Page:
Friday, December 18, 2009

Confidence Color?

Do you wear a lot of colors? Are there colors you won't wear? Some topics I'm going to explore in the book Courageous Beauty now since I began playing in color a few weeks ago.

I began asking myself these kind of questions lately as I remodeled a bedroom to become my new office. As a writer, speaker, and the new president of Full Spirit Magazine, I had to have a place to work.

I chose to use the color purple because of the amethyst glass Swedish pitcher and tumbler set I inherited. If it were green or blue or brown, I would have used that palette. I'm even planning a fiction story with this heirloom as the focal point in the future. (Scroll down to see the heirloom set after the story.)

But in the meantime... the office.

Purple is bold, confident, and ... scary when you think about painting it on walls and window sills. It's one thing to wear it and another to swipe it on brilliant white walls. (Some people won't wear deep, vibrant colors in order to avoid attention.) I pulled the colors of purple, blue, and white out of the pitcher set and went to town with my daughter on the creative painting.

Oh my goodness! It's vibrant and I love it! I walk into this stunning room and feel cheerful, creative, and inspired. Here's a few photos of the transformed bedroom to office.

                                         From this:


To this:

The L shaped counter is a light gray and speckled with blue that matches the toll painted flowers laced on the pitcher and tumbler. (Right now the filing is the next project for the new office.)


The closet is a study in artistic opposite relief to the accent wall...


The closet is now a resource book case too. So handy and helpful. I need to add a few more wire racks. (Mariah and I had no idea how to sponge paint prior to this. I found it took me tremendous courage, but like anything I've ever truly wanted, the desire outweighed the fear.)

But wait! There's more:
                                        From this:



To this midpoint with new windows and white as a base color paint:




To this final version with purple window trim and a quilted hanging made for me by my step-mom several years ago that accidentally and perfectly matches the Swedish heirloom:


Then notice the beginnings of a reading nook for book reviewing:


I'm looking for the perfect tea table for that corner too :-) But that's not all. My daughter, Mariah, helped me sponge paint 4 colors over the white base. Here's our fun-loving artists signature:

We spent 2 days working on the creative space for me and we felt that we needed to commemorate it, beyond the music and dancing in the middle of the room to old style Sinatra sung by Buble'. We then used a chopstick to write our names and the date of our artwork with a confidence color.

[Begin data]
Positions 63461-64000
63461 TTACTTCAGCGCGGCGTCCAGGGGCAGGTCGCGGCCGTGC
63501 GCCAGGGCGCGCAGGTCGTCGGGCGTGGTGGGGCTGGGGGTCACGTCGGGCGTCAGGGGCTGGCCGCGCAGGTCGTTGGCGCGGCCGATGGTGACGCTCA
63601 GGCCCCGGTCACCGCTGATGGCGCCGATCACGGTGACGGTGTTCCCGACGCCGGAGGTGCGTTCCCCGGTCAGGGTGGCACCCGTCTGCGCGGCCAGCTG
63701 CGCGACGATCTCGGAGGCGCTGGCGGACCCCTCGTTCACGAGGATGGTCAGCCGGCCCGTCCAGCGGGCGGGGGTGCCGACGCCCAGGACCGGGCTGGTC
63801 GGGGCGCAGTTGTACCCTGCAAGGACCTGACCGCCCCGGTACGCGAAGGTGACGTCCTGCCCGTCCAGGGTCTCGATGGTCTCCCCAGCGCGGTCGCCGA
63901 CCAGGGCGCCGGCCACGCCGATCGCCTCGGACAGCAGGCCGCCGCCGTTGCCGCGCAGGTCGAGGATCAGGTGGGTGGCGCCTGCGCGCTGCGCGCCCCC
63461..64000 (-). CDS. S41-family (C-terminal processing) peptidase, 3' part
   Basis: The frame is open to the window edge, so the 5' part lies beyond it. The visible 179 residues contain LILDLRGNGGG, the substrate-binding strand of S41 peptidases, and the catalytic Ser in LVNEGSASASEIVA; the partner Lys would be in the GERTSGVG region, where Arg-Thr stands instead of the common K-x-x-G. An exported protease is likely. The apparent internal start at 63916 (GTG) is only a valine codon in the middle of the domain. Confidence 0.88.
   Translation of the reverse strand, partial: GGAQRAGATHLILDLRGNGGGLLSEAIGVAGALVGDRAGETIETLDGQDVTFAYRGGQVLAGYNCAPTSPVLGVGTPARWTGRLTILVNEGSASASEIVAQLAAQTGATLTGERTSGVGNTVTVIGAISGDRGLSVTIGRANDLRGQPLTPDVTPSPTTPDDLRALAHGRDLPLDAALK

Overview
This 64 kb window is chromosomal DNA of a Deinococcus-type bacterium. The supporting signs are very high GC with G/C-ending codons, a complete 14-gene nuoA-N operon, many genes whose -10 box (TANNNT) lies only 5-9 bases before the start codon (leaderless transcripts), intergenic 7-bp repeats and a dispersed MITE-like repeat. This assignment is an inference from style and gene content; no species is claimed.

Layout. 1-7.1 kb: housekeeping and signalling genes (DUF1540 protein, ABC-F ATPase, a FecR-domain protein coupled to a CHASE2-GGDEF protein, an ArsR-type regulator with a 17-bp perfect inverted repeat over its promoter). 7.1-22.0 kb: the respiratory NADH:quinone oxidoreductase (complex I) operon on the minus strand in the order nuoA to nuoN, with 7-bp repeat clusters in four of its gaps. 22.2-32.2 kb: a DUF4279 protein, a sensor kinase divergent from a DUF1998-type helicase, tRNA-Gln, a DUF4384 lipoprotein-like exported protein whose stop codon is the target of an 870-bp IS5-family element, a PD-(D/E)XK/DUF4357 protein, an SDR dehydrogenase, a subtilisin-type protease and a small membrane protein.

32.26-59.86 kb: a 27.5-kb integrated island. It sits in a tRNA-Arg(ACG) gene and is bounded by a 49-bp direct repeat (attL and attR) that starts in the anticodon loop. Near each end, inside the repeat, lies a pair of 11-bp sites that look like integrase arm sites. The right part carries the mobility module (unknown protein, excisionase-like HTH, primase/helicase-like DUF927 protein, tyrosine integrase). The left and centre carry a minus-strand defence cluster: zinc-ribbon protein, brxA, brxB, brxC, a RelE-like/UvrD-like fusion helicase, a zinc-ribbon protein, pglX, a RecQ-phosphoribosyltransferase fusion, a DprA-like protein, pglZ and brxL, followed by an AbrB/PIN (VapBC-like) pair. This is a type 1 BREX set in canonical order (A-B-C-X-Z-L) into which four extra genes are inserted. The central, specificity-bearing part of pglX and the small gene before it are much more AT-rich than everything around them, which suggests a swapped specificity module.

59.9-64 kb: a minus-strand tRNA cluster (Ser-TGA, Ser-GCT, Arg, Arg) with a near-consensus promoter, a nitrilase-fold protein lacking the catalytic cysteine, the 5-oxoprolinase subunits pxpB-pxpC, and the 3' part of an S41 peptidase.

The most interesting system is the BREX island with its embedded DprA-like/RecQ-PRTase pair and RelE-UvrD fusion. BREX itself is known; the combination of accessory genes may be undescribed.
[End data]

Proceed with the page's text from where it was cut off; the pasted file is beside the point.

I found it incredibly bonding, unique, and something I can use to remember our very unusual project together for years to come. I actually show it off to everyone! We put it behind the door (you can see the size and placement in the 3rd picture in this post.) My daughter is 20 and I am 45 yet this is a masterpiece in creative cooperation and memories. It HAD to be signed and dated as far as  we were concerned, lol.

Though there are touches yet to be added, my office is a wonderful, happy place for me to work long hours on computer and conference calls. It's, as my family says, me. Very much me!

Here's the Swedish pitcher/tumbler set that inspired it all and will soon be on display opposite the quilt hanging, nearest the accent wall. It'll be above the reading nook, mounted in a glass case. I tracked it back with the help of a glass museum curator to the 1850's. It's a common household piece for Sweden at that time. In fact, the value is only about $150 US according to my Swedish source because everyone had them back then. But to me, it came from Amalia to Maybelle to Eva to me and connects me to my family history.  Priceless.


The actual gifting to my grandmother, Maybelle, happened when she was 16 from her aunt she called Mama Peterson. She was told it was her family inheritance and that she had to go make her way in the world. Imagine that at 16! This heirloom represents confidence earned by having to make a way in the world in 1920 as a Swedish American (whose first language was Swedish) teen-aged woman. There were 13 children in a very complex situation. At 16, Maybelle had to find the courage to strike out on her own and learn to support herself. Do you know she became a nurse? How many teens get sent out into the world and do that? Where would she get such confidence as a 16 year old homeless girl to become a nurse in the 1920's? My Swedish grandma inspires me with the courage and confidence she had to learn FAST!

So the question is: Would you wear these vibrant colors?
OR
Would you paint them?

OR EVEN: Would you go all out and sponge paint without every having done it before with colors this intense?

THEN:
Would you sign your work?

Would you dare to dip your hands in paint and smush them on the wall?

What room do you want to transform with $100 in paint?

Angie
Please visit http://www.MyGemOfWisdom.com for jewelry that supports the Sanctuary of Hope orphan homes. Thank you for considering these beautiful pieces of jewelry as gifts or for yourself to build personal growth or simply wear for the significance in a child's life.
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